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A mock-up of how a potential hydrogen-powered engine testbed could look on the Airbus A380. (Photo: Airbus)

Airbus Launches Hydrogen Engine Demonstration Program

Airbus on Wednesday announced that it will be teaming up with the world’s largest jet engine manufacturer, CFM International, to collaborate on a program to produce and test a hydrogen-powered jet engine. CFM International is a 50/50 joint venture between GE Aviation and Safran Aircraft Engines. 

The collaboration will conduct both ground and flight tests of the hydrogen combustion engine, with the goal of entry into service of zero-emission aircraft by 2035, ultimately accomplishing Airbus’s ambition of developing the world’s first zero-emission aircraft.

Selected Aircraft

Demonstration of the engine will be done by utilizing a modified Airbus A380 aircraft equipped with liquid hydrogen tanks. The engine will be mounted along the rear fuselage of the aircraft to allow engine emissions, including contrails, to be monitored separately from the A380’s four wing-mounted engines.

The decision to utilize the A380 was a strategic one, as the world’s largest passenger-carrying aircraft has the capacity to carry the liquid hydrogen tanks and other equipment required for flight tests. 

Airbus will oversee the project by defining propulsion system requirements, supervising flight testing, providing aircraft, etc., and says flight testing could begin as early as 2026 following the completion of an extensive ground testing program.

The announcement comes 18 months after the European aircraft manufacturer launched its ZEROe program to develop a hydrogen-powered aircraft.

“This is the most significant step undertaken at Airbus to usher in a new era of hydrogen-powered flight since the unveiling of our ZEROe concepts back in September 2020,” said Airbus Chief Technical Officer, Sabine Klauke, in a statement. “By leveraging the expertise of American and European engine manufacturers to make progress on hydrogen combustion technology, this international partnership sends a clear message that our industry is committed to making zero-emission flight a reality.”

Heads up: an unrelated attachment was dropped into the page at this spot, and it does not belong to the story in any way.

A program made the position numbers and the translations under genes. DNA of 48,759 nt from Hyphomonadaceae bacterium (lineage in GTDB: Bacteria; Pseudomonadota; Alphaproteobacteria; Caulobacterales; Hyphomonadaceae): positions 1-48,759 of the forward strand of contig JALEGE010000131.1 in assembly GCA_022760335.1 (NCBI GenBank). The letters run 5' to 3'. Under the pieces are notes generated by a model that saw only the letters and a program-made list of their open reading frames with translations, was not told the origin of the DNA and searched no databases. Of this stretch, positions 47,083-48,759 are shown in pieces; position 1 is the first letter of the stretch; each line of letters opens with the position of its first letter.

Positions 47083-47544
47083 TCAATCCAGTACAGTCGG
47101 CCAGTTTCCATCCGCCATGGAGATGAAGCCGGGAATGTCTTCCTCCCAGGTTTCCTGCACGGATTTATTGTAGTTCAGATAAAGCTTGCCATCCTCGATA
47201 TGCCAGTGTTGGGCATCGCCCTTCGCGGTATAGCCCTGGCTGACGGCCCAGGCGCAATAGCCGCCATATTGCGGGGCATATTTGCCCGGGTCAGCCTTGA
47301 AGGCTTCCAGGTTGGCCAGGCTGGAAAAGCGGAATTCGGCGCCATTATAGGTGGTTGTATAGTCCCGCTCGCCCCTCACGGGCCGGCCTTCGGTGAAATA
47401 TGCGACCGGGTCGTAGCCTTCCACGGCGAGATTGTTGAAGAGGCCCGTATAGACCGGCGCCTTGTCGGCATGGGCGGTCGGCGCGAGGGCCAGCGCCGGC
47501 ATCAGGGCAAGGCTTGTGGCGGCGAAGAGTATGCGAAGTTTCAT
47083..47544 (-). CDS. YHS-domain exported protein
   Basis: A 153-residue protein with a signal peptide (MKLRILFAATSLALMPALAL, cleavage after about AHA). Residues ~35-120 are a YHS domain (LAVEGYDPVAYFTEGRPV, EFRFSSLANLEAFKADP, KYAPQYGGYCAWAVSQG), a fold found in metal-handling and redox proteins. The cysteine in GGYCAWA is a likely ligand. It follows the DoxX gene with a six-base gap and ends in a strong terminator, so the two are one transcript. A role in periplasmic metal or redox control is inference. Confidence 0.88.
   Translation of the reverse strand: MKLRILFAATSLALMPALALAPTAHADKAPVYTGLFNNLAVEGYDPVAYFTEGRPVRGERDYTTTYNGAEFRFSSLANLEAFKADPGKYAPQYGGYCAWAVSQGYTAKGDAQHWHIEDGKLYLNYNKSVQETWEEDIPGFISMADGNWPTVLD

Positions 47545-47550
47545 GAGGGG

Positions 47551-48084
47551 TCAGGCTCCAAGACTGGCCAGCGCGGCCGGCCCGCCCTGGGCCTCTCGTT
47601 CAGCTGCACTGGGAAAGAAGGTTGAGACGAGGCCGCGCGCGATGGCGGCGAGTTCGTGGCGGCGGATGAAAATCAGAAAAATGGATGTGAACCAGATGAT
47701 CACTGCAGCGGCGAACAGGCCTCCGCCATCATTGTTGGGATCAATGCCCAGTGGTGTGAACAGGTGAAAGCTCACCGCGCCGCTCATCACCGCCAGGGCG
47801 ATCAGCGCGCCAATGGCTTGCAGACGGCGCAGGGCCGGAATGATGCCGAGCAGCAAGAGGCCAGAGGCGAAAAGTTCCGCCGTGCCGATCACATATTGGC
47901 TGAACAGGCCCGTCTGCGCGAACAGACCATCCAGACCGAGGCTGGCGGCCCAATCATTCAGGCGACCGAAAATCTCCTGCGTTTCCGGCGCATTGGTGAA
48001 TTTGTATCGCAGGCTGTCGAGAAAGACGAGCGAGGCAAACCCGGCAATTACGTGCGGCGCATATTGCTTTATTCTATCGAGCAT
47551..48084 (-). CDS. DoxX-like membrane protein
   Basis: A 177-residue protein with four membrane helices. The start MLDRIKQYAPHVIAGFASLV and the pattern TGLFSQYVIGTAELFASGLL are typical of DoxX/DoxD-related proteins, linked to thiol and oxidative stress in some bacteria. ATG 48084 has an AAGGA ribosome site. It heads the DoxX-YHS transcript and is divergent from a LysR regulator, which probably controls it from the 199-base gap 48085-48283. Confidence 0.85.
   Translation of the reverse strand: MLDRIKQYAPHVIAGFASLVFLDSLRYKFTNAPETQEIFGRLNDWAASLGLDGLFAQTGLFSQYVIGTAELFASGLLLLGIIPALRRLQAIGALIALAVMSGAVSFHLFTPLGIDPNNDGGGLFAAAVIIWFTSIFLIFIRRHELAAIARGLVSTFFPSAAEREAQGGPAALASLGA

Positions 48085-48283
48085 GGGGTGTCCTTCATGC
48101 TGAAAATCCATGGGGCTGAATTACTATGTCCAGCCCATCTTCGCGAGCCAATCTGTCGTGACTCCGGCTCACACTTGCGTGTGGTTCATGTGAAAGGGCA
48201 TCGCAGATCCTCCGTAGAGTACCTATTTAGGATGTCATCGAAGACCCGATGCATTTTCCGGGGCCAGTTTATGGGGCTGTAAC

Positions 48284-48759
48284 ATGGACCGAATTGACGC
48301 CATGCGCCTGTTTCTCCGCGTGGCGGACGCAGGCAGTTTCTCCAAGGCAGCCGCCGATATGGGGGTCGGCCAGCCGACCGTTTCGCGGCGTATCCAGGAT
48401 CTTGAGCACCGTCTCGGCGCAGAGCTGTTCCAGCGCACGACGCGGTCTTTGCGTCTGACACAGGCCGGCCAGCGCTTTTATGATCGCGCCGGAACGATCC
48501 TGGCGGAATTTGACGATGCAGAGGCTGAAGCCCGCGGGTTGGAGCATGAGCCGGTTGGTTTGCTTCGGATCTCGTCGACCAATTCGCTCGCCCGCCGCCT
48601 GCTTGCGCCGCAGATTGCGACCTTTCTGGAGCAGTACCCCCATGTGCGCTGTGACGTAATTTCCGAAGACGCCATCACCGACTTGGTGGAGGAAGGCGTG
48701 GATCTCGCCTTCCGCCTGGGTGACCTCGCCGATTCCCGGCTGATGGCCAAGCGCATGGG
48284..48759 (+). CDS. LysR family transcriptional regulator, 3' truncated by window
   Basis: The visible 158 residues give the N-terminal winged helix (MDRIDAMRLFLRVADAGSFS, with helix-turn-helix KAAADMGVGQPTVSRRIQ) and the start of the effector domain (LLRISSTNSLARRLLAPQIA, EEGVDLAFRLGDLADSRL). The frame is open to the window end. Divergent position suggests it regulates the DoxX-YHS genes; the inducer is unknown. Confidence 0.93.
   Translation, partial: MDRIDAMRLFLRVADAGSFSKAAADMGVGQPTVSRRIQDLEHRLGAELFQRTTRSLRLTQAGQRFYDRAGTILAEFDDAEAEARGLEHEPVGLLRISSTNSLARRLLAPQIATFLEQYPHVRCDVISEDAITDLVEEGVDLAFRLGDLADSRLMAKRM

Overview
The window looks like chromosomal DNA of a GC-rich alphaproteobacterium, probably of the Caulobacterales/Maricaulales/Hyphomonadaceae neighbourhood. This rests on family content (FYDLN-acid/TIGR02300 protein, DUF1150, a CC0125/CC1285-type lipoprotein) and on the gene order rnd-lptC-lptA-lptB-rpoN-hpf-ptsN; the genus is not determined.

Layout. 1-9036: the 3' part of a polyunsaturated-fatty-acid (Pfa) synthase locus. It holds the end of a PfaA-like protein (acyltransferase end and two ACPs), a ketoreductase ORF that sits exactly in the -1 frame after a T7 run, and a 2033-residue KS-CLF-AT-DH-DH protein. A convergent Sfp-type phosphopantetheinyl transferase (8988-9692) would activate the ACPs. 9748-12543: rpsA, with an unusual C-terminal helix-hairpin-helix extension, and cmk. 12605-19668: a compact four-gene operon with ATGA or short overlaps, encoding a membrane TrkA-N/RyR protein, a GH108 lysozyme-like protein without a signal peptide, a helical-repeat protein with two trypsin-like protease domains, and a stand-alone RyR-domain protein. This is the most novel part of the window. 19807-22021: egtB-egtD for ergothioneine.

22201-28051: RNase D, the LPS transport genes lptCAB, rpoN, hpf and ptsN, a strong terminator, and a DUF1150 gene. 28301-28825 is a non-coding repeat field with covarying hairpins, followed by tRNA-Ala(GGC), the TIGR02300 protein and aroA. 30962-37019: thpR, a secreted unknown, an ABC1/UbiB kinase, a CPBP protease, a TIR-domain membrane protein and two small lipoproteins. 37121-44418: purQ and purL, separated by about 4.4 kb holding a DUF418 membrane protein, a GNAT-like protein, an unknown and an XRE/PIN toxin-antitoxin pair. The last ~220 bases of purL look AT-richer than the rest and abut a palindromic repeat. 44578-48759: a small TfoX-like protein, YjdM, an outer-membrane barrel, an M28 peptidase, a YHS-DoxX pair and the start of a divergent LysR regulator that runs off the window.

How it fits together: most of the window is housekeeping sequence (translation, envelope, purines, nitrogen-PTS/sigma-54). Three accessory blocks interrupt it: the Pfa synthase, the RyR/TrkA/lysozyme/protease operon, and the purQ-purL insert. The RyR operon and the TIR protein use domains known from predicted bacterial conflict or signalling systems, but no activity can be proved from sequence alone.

The engine, a General Electric Passport turbofan, was selected for the program for its physical size, advanced turbomachinery and fuel flow capability and will have a modified combustor, fuel system and control system in order to handle the higher temperatures and speed at which hydrogen burns as opposed to the regular jet fuel.

“Hydrogen combustion capability is one of the foundational technologies we are developing and maturing as part of the CFM RISE Program,” stated Gaël Méheust, President & CEO of CFM. “Bringing together the collective capabilities and experience of CFM, our parent companies, and Airbus, we really do have the dream team in place to successfully demonstrate a hydrogen propulsion system.”

Tuesday’s announcement comes at a time where aircraft manufacturers and air carriers are continuously looking for ways to slash their emission output and reduce their carbon footprint in an industry that accounts for more than 2% of the world’s total emissions. Ultimately, the push to become more sustainable will lead to a much brighter and long-lasting future for aviation and companies involved, regardless of if the focus is placed more on sustainable aviation fuels as main competitor Boeing, or on an alternate form of fuel to power aircraft such as hydrogen.

Author

  • Chase Hagl grew up in Twin Falls, Idaho. His love and passion for Aviation landed him in Orem, Utah where he obtained a B.S. in Aviation Management with a minor in Business Management from Utah Valley University. Chase currently works as a flight attendant in Charleston, SC and is also the primary Inflight ASAP ERC representative for startup airline, Breeze Airways. His experience in the aviation industry spans back four years, working in areas including agriculture application, customer service, maintenance, and flight ops. In his free time, Chase enjoys road biking, astronomy, and flying.

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